How is it possible that so few active high yield managers outperform their index, and that passive managers lag theirs by more than their management fee? Our research shows that a high yield index is not a useful benchmark for evaluating portfolio returns, and that an alternative approach is needed.
High yields come at a cost
High yield corporate bonds offer several attractive investment features, such as coupon rates and returns that are higher than that of investment grade assets. This comes at a cost, of course. This sector of the credit market also presents challenges for investors, such as limited liquidity, defaults, rating migrations and bonds that are callable before maturity. These characteristics imply a variety of costs that are not reflected in the index returns. The underperformance of passively managed ETFs, for instance, illustrates the difficulties of generating index-like returns in the high yield market.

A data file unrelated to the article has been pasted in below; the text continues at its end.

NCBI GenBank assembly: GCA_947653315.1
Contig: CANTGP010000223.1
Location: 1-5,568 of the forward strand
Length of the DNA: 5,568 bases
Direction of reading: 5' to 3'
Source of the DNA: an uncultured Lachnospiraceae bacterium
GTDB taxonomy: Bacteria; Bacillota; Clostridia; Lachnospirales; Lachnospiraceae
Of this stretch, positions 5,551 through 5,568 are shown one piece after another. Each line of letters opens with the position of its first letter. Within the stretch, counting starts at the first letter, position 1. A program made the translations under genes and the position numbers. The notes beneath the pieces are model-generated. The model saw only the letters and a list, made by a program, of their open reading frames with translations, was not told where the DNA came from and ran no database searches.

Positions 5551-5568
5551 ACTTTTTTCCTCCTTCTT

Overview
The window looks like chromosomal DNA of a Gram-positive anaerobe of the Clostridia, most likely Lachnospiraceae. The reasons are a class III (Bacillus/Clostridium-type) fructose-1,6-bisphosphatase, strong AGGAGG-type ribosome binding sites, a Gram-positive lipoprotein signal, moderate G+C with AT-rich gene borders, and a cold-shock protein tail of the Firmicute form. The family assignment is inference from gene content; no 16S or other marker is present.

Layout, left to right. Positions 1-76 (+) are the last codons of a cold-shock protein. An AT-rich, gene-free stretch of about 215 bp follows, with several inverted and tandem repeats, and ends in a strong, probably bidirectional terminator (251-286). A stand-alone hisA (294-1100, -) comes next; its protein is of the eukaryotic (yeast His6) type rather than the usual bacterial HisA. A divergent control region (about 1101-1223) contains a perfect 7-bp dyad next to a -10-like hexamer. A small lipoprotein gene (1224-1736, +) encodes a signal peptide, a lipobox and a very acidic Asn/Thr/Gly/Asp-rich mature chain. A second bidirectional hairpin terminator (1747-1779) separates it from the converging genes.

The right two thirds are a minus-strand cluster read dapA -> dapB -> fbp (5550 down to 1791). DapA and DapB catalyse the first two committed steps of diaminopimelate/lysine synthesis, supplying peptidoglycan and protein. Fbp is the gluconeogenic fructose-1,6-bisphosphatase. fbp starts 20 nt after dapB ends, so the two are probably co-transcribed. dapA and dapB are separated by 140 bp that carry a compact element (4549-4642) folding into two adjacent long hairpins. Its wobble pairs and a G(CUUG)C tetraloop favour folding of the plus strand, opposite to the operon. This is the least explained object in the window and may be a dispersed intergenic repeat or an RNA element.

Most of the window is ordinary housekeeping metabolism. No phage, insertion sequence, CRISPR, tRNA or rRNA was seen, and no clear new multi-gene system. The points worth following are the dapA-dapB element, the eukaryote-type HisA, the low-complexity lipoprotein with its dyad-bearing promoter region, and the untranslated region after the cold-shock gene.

As long as indices do not contain all the costs that accrue in practice, high yield indices are not a fair reflection of the potential returns from a high yield credit portfolio. This means that they are not suitable as benchmarks for evaluating fund manager performance.
What would be a better performance yardstick?
Our recommendation for investors in high yield funds is to compare portfolio performances with one another, rather than with an index
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